An equally bombastic historian used this term in the 1960s to describe the emergence of public creditors in 18th-century England… It doesn’t quite compare, I’m sorry. We’ve just witnessed thirty long years of national barriers coming down—and how long it took for both nations and their barriers to come into existence!—so as to allow for a gigantic flood of miraculously leveraged liquidity springing out of… books and vast pools of capital formed by privatising public money in all of its shapes, squeezing profit from de-unionised workforces threatened by—what a coincidence!—unbarred international competition, and such ingenious tokens of financial engineering that only professional mathematicians could make sense of them. All this money travelling much faster than any good or service ever before: computers have replaced the pens and ink of old. The world of Gekko and other reptilian inhabitants of city hedges and wall streets is indeed a very bizarre world.

Originally, these creatures were meant to trade pieces of paper granting a share of the profits made by fairly large private companies. It is something that had begun in Genoa a long time ago and that their trading partners, the Dutch, had brought to the North Sea around the year 1600, sailing thence to the New World, another Genoese discovery… But a share of the profits may be less remunerative than profiting from shares. Gekko’s forefathers started betting on rises and falls in the price of those pieces of paper, sometimes causing them by moving massive amounts of money or dropping a few words into the nearest ear…

In the days of poor old Nixon, in the Big Apple, they traded about 20 million stocks every day. Today they trade 1600 million or so—and there’s more fruit in the basket than just a big apple. Also, as of Nixon’s time, they started playing games with the world’s currencies, namely the money with which common people buy their bread. Again, they started slowly, about 20 billion USD a day, but now, after “freeing” trade worldwide, they are up to 2 trillion. It is by far the largest chunk of trade in the world and it has one severe drawback: it makes the form of trade that normal people think of when they hear the world “trade”—buying and selling bananas, timber, cars, computers, etc.—much more complicated. Not to mention buying bread. But the reptiles don’t worry: they own the future. They buy and sell it.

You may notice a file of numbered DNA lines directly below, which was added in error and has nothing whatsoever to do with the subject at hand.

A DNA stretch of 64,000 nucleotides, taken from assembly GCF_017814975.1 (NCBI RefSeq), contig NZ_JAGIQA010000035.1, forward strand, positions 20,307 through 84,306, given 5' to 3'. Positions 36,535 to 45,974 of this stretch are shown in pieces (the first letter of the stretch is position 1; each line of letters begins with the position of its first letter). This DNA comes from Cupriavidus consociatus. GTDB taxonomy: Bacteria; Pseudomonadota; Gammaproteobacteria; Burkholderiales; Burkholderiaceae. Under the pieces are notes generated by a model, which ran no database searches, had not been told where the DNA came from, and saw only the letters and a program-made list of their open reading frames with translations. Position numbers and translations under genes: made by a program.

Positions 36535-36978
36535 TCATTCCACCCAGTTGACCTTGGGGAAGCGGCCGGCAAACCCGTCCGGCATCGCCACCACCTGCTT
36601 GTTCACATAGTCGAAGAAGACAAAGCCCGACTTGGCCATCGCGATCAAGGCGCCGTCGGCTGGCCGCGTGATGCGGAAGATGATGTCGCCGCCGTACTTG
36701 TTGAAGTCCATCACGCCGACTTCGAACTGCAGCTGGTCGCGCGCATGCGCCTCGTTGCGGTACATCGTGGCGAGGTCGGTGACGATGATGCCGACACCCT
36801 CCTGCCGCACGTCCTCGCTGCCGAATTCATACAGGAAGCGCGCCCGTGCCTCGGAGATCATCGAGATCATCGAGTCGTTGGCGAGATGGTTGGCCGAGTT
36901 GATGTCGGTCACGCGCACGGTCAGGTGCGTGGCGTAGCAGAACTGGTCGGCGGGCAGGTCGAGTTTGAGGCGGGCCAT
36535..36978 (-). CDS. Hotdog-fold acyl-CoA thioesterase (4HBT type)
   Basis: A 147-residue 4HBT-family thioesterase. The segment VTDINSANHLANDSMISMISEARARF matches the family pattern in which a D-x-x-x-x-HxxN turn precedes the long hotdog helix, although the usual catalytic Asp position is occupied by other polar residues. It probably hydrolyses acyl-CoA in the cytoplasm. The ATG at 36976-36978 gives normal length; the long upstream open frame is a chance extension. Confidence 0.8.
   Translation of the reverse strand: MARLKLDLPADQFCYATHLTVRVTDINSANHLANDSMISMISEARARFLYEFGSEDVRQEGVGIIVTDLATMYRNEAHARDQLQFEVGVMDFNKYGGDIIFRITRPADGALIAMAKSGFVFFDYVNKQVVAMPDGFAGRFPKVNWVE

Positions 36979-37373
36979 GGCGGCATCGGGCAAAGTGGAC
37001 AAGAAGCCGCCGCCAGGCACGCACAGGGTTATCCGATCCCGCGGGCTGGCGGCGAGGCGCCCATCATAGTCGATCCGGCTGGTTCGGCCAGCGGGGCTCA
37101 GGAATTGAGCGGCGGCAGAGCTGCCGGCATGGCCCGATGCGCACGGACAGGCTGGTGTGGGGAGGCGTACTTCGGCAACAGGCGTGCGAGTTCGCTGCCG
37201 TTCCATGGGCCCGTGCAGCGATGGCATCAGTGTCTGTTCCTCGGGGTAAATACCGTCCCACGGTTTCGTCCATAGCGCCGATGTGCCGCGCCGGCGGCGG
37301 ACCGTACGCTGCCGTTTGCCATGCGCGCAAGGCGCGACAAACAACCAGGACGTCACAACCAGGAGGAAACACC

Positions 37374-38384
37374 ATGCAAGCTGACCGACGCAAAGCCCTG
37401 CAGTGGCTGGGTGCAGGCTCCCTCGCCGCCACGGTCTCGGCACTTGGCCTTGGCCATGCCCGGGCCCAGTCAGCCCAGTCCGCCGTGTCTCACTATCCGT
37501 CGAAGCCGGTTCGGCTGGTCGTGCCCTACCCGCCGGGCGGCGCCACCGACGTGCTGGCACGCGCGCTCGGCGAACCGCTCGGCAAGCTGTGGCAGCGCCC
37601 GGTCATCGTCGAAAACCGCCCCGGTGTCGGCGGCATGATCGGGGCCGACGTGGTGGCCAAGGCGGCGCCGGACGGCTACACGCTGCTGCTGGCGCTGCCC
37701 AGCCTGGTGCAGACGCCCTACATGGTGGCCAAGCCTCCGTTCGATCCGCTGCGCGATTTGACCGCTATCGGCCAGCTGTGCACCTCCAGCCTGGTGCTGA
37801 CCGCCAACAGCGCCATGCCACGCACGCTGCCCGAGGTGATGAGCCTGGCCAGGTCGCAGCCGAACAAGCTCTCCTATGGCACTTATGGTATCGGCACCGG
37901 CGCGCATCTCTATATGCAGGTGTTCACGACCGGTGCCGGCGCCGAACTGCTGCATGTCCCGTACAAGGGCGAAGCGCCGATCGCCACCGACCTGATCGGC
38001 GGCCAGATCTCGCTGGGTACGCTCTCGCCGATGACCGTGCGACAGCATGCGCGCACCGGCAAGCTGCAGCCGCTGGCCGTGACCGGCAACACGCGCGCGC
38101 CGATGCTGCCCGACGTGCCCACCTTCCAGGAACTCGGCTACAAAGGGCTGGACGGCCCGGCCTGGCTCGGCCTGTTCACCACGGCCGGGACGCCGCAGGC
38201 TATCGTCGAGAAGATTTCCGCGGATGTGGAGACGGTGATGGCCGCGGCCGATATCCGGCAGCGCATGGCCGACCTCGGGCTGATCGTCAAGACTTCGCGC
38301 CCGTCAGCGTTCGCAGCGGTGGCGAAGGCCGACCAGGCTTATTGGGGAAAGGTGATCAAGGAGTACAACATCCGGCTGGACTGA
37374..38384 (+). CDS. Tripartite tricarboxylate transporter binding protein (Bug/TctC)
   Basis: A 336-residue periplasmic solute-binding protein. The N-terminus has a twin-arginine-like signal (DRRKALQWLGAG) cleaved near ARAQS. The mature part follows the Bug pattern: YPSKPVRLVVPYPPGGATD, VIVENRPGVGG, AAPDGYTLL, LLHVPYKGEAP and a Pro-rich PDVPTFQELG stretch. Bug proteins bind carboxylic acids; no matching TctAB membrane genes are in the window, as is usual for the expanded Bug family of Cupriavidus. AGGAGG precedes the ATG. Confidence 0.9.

Actually, they take bets—only a tiny fraction of trade in existing “futures” fulfils the official excuse that these are ways to hedge against risks on purchases of actual goods—on nearly anything that can be grown, mined or brought into existence, influencing the price of all sorts of goods, including the bread that common people wish to buy. Still, since even this casino was not big enough, the reptiles added onto the table the so-called “derivatives”, which are pieces of paper whose value is derived—hence the name—from something else, whether another piece of paper or a price arising from combining a few of them. Anything goes. Also because you can buy or sell these pieces of paper any way you like—over the counter, under the counter, beside the counter… You can actually buy and sell the option to buy or sell them, for short-termism can be so short that, to spare time, it allows certain persons to sell what they don’t have.

Is this too complicated? Too silly? Well, today, around the globe, there’s an ocean of derivatives, for a value of about 500 trillion USD. It is a lot of money… Strangely enough, however, the reptiles that invented them also felt the need to insure themselves against any risk that may ensue from trading in… derivative paper. So they started buying “credit default swaps” from insurance companies and let their friends and colleagues, the bankers, pile them up as assets, claiming that these “swaps” were as sound and good as gold itself. Probably they would have started taking major bets on them as well, had the entire mathematically engineered and economic-science-backed system failed from collapsing under its own virtual weight. Too much genius had been spent for the business world to bear. Under so much talent and foresight, the reptiles’ joints felt suddenly empty of market force. Amazingly, the invisible hand was nowhere to be seen. Fortunately, the State ran to their rescue and gave them a visible, reinvigorating bailout with other people’s money, lest the bank’s own mouthpiece uttered “BBB” or some other silly rating. And that’s where we stand today. The real suffering surrounding us, from the unemployed Spanish worker to the starving Senegalese farmer, is due to a virtual catastrophe. And if the starving Senegalese farmer tries to move to Spain, he shall meet a wall and possibly drown in the sea, while frustrated unemployed Spaniards, trained by modern corporate journalists, will hate guts those that didn’t. Strangely enough, these migrants are to be loathed, not the freely migrating virtual capital that cannibalised both Senegal and Spain.